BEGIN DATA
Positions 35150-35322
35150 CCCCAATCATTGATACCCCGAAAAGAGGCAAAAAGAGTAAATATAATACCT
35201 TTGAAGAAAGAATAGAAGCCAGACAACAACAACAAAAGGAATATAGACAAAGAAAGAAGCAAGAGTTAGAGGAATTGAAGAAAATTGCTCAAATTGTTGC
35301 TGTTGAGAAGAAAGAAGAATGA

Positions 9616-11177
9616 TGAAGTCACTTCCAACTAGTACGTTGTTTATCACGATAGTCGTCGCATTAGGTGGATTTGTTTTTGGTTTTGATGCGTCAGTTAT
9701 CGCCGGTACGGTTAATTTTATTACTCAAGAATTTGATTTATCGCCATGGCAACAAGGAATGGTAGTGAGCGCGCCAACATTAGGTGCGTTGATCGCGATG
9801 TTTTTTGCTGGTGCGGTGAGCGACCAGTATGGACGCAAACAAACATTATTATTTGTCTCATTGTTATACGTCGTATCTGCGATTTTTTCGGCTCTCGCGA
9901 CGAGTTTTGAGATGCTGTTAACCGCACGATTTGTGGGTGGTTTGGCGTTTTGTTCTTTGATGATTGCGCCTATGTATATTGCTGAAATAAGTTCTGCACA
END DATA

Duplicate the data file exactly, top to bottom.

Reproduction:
Positions 35150-35322
35150 CCCCAATCATTGATACCCCGAAAAGAGGCAAAAAGAGTAAATATAATACCT
35201 TTGAAGAAAGAATAGAAGCCAGACAACAACAACAAAAGGAATATAGACAAAGAAAGAAGCAAGAGTTAGAGGAATTGAAGAAAATTGCTCAAATTGTTGC
35301 TGTTGAGAAGAAAGAAGAATGA

Positions 9616-11177
9616 TGAAGTCACTTCCAACTAGTACGTTGTTTATCACGATAGTCGTCGCATTAGGTGGATTTGTTTTTGGTTTTGATGCGTCAGTTAT
9701 CGCCGGTACGGTTAATTTTATTACTCAAGAATTTGATTTATCGCCATGGCAACAAGGAATGGTAGTGAGCGCGCCAACATTAGGTGCGTTGATCGCGATG
9801 TTTTTTGCTGGTGCGGTGAGCGACCAGTATGGACGCAAACAAACATTATTATTTGTCTCATTGTTATACGTCGTATCTGCGATTTTTTCGGCTCTCGCGA
9901 CGAGTTTTGAGATGCTGTTAACCGCACGATTTGTGGGTGGTTTGGCGTTTTGTTCTTTGATGATTGCGCCTATGTATATTGCTGAAATAAGTTCTGCACA